Trace Minerals – Iron and Zinc
Iron is a trace mineral found in many parts of the body that performs many vital functions. It’s a component of two proteins that carry oxygen from the lungs to the rest of the body: hemoglobin, found in the red blood cells, and myoglobin, found in muscle tissue. Iron is also a part of many enzymes, proteins that speed chemical reactions and create energy. Iron also support brain development.
The two types of iron found in foods are heme iron and non-heme iron.
Heme iron is part of the hemoglobin and myoglobin found in animal tissues. Meats, poultry, and fish are the only dietary sources of well-absorbed heme iron.
Non-heme iron is found mainly in plant foods such as beans, leafy green vegetables, legumes, and iron-fortified foods such as grains; small amounts are found in eggs and dairy products. This form of iron is much less absorbed than heme iron. Fortunately, you can absorb more heme iron at meals if you also consume the following:
• A food or beverage rich in vitamin C
• Meat, poultry, or fish
Several substances found in foods reduce iron absorption from foods. These include phytates, which are acids found in legumes (beans and peas), grains, and rice; polyhenols, which are found in coffee, tea, some fruits and vegetables, spices and soy foods such as tofu; oxalates found in spinach, strawberries, chocolate, wheat bran, nuts, beets, and tea; and fiber. Too much calcium, phosphorus, or zinc from foods or vitamins supplements also lowers your non-heme iron absorption.
Deficiencies and Excesses
Getting too little iron is a worldwide problem. In the United States, young children, teenage girls, and women during their childbearing years are most at risk for an iron deficiency. If you have depleted iron stores, you can feel no symptoms. Eventually, you can develop microcytic hypochromic anemia and experience symptoms such as fatigue, weakness, increased sensitivity to cold temperatures, and behavioral changes. Children can become irritable, have a lower attention span, and have difficulty learning.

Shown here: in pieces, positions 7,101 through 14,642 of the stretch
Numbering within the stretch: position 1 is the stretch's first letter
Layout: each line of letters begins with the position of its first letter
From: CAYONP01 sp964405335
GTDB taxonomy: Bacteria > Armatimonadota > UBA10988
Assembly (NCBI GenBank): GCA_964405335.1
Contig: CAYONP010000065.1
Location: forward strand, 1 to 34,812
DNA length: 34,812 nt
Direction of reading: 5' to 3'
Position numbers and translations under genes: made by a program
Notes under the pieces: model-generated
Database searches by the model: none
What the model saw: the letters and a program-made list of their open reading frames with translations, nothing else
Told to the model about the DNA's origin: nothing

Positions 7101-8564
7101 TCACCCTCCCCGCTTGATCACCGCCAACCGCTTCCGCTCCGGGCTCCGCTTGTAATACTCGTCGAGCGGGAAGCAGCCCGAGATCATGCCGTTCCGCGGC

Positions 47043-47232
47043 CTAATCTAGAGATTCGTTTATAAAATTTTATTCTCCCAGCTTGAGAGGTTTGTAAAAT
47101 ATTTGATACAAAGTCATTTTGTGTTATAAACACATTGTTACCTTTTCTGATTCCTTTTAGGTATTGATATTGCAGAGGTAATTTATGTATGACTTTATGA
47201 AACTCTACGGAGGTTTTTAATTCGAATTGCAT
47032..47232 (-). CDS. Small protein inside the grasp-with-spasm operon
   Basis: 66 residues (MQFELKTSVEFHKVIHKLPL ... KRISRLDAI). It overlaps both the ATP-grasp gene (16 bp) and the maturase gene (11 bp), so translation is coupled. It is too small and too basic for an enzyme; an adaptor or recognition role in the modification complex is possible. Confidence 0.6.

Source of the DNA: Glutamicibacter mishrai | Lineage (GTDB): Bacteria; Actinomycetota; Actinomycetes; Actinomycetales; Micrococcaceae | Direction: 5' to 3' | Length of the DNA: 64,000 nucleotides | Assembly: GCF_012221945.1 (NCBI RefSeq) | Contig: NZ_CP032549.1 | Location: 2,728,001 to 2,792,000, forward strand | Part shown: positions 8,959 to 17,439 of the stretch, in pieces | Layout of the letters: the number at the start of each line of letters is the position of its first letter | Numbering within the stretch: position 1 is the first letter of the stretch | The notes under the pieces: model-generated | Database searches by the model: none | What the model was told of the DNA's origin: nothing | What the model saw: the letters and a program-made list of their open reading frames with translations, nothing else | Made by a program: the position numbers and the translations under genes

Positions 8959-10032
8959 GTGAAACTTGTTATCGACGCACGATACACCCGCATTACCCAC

Too much iron can also have severe consequences, especially in children who accidentally overdose on iron-containing prescription or over-the-counter supplements. Symptoms of iron overload include nausea, vomiting, constipation, or diarrhea; in several cases, a rapid heartbeat, dizziness, confusion, and even death can occur. A common inherited defect can cause iron overload disease in adults. A simple blood test can screen for this. When too much iron builds up in the body over time, it can lead to cirrhosis, diabetes, heart disease, and arthritis. Too much iron also reduces zinc absorption.
Zinc is a trace mineral that’s involved in many important reactions that occur in the body. It plays a key role in growth and sexual development and helps proteins such as enzymes and hormones perform their many functions. It also supports immune function and helps make DNA (genetic material). Zinc also plays a role in maintaining your senses of taste and smell.
Zinc is found in a variety of protein-rich foods including beef, liver, eggs and seafood. It is also found in grains and legumes (beans and peas), but these foods contain phytates – acids that attach to zinc – and fiber that limits zinc absorption by the body. Zinc from animal sources is highly absorbed.
Deficiencies and Excesses
Zinc deficiency is rare, except in populations that live mainly on cereal grains that contain poorly absorbed zinc. However, those with gastrointestinal or digestive disorders or chronic diseases such as liver or kidney disease or with alcoholism can be at risk for a zinc deficiency. People who consume no meat (such as vegetarians or vegans) and pregnant or lactating women (who have higher zinc needs) are also at risk. Older infants (7-12 months) who are exclusively breastfed also need more zinc.
Although excess zinc is not stored in the body for long periods of time, in some people excess amounts from foods and/or supplements can dampen immune function and lead to hair loss, diarrhea, abdominal cramps, and vomiting and other gastrointestinal problems. Too much zinc can also cause a copper deficiency.